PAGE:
Posted by ●April 15, 2006

>Thank you very much for the response. I did try this, and noticed that >the magnitude of the signal is small if you were to use a larger (2056) >points. However if only the Y value is plotted the curves would match.What do you mean by "Y value"?> However, when it is plotted on the frequency spectrum the larger has >smaller magnitudes...is this normal? >I do not think it is normal. Whenever you are trying to plot the frequency spectra, plot the absolute and the argument seperately. I think the problem is the way in which you observe the comparison. Consider a signal in the range [1:1024]. When you compare the 1024-pt FFT of this signal with its 2056-point FFT, you can observe that the 2056-point FFT interpolates the values between two particles of your 1024-point FFT. That is the (n)th sample of the 1024-FFT output would match with the (2n - 1)th sample of the 2056-point FFT, for a one based indexing. And every (2n)th component would be the result of interpolation. Now try plotting the 1024-point FFT output and the odd-numbered (for one based indexing)samples of 2056-point FFT. You would see that these two match in magnitude and phase. - Krishna

Posted by ●April 15, 2006

krishna_sun82 wrote:>>Thank you very much for the response. I did try this, and noticed that >>the magnitude of the signal is small if you were to use a larger (2056) >>points. However if only the Y value is plotted the curves would match. > > > What do you mean by "Y value"? > > >>However, when it is plotted on the frequency spectrum the larger has >>smaller magnitudes...is this normal? >> > > > I do not think it is normal.Scaling is a perfectly normal property of FFT's. For more information, just ask Mr. Google. -- GCP

Posted by ●April 15, 2006

Thank you for the reference. My problem is, I have a very limited background in math (only take up to introductory calculus), and often times have problems interpreting the DSP literature. I will take a loot at Lyons. Thanks again!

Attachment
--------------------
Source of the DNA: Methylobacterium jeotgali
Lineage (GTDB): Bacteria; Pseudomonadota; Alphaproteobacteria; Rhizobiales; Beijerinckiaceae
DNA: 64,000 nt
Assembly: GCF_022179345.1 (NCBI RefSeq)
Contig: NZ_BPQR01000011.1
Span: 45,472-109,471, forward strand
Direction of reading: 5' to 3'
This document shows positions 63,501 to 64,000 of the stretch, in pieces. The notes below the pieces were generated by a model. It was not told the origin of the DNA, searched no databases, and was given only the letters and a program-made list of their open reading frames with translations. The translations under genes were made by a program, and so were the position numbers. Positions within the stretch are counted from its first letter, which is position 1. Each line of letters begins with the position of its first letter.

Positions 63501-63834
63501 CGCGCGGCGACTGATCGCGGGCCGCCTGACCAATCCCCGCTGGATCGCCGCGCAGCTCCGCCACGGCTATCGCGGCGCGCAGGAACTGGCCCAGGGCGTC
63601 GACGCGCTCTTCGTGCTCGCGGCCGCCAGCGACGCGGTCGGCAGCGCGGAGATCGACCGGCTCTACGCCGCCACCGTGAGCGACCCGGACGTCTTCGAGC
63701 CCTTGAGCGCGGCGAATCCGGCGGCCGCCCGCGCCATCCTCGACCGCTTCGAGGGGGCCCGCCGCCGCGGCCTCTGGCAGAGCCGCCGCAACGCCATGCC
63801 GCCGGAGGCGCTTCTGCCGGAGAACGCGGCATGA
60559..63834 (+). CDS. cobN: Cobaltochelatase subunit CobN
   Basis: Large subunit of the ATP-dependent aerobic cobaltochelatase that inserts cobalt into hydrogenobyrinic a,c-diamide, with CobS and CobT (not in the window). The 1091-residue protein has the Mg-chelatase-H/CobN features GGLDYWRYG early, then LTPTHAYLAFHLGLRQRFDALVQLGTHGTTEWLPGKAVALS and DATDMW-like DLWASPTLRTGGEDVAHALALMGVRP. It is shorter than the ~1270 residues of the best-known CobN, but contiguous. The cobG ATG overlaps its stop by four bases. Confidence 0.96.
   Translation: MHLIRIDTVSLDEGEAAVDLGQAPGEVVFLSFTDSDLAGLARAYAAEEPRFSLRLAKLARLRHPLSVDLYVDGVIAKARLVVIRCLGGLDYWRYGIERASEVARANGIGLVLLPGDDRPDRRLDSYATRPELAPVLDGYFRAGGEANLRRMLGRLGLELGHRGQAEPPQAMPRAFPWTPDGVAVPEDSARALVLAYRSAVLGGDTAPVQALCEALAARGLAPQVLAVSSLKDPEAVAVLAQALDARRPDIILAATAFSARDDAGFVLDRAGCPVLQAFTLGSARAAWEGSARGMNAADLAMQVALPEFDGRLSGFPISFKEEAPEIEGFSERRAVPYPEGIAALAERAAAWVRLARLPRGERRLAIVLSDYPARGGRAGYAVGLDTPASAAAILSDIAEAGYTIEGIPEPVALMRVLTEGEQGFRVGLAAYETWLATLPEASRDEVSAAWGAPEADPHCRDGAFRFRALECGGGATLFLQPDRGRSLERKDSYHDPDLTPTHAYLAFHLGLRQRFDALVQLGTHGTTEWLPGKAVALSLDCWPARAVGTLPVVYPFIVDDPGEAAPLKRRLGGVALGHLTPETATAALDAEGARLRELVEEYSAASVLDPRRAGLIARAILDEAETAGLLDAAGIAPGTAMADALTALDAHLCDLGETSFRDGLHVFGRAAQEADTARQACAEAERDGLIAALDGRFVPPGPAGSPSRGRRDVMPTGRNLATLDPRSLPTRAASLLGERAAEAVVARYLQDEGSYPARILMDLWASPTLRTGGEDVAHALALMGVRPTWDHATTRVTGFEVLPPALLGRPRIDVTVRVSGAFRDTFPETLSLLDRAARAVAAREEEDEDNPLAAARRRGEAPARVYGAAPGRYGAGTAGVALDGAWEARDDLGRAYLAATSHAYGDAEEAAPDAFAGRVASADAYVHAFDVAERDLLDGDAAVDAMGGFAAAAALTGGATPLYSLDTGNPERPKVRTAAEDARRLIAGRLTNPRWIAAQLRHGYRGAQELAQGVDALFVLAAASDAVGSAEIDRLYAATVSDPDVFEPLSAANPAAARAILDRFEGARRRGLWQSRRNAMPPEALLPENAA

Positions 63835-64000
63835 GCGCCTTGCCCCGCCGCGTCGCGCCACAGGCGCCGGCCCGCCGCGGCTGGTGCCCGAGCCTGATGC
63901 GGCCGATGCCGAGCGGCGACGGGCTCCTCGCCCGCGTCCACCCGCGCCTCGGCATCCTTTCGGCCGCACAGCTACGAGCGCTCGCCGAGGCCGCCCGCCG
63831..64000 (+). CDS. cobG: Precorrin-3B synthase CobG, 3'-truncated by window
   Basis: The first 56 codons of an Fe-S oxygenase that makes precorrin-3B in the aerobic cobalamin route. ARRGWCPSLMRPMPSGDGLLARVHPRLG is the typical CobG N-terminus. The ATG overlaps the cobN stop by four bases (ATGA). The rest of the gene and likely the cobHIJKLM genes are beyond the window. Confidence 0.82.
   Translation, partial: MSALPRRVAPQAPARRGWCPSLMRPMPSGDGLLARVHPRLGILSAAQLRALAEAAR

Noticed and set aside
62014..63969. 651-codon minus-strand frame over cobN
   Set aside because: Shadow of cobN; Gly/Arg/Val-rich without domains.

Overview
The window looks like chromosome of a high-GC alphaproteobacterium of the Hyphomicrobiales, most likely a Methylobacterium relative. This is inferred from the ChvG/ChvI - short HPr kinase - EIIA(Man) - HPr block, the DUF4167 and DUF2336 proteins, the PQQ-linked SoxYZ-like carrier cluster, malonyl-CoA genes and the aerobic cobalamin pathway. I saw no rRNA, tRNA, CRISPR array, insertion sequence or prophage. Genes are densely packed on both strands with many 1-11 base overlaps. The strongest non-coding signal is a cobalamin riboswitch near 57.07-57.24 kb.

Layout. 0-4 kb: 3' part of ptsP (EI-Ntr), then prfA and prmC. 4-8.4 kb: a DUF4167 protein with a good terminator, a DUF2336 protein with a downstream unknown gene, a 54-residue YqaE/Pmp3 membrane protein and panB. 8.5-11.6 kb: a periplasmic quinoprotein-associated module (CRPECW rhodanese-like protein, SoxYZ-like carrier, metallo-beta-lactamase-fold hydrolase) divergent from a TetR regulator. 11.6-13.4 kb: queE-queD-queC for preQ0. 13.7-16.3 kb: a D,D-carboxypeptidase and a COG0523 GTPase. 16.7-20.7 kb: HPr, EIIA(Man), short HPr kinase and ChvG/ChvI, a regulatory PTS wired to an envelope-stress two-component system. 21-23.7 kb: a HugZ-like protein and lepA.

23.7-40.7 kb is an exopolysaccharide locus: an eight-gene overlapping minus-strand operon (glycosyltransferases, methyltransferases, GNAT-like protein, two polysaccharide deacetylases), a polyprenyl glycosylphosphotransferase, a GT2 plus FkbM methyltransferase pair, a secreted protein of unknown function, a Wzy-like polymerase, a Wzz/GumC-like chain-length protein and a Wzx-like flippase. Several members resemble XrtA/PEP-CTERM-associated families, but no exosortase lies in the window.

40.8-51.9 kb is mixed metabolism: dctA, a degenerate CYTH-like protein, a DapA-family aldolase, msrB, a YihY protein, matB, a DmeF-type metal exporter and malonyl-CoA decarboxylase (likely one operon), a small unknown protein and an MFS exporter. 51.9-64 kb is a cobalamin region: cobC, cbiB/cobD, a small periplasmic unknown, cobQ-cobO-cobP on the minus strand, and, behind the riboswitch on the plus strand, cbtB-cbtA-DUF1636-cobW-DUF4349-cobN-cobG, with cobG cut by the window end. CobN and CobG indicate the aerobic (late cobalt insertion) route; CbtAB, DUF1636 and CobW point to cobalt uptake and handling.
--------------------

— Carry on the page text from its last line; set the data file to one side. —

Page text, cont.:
Posted by ●April 15, 2006

Thank you for the response! What do you mean by "Y value"? For example: x=data(1:1024); y = fft(x, 1024); y2 = fft(x, 2056); y_mag = y.*conj(y) / 1024; y2_mag = y2.*conj(y2) / 2056; What I observed is that when each are plotted seperately, the shape is similar but the Y-axis values difffer. That is, the y2_mag value (2056-point fft) is smaller than the values for the y_mag (1024-point fft).>Consider a signal in the range [1:1024]. When you compare the 1024-pt FFT >of this signal with its 2056-point FFT, you can observe that the >2056-point FFT interpolates the values between two particles of your >1024-point FFT. That is the (n)th sample of the 1024-FFT output would >match with the (2n - 1)th sample of the 2056-point FFT, for a one based >indexing. And every (2n)th component would be the result of >interpolation.>Now try plotting the 1024-point FFT output and the odd-numbered (for one >based indexing)samples of 2056-point FFT. You would see that these two >match in magnitude and phase.I tried this and noticed that they match again in shape and phase, but the absolute magnitudes differ:>From above,y_mag = y.*conj(y) / 1024; y2_mag = y2.*conj(y2) / 2056; plot(y_mag); hold on plot(y2_mag(1:2:2056,1), 'r')% Plotting the odd numbers I noticed that the y2_mag (odd values) are still smaller than that of the y_mag values. Is this correct or am I doing something wrong? Thank you so much for your help!

Posted by ●April 17, 2006

> >plot(y_mag); >hold on >plot(y2_mag(1:2:2056,1), 'r')% Plotting the odd numbers > >I noticed that the y2_mag (odd values) are still smaller than that of >the y_mag values. > >Is this correct or am I doing something wrong? Thank you so much for >your help! >This is correct. You are not doing anything wrong and nor does MATLAB. You can get an explanation for why it is correct in any standard book on Maths or signal processing. - Krishna

Posted by ●April 19, 2006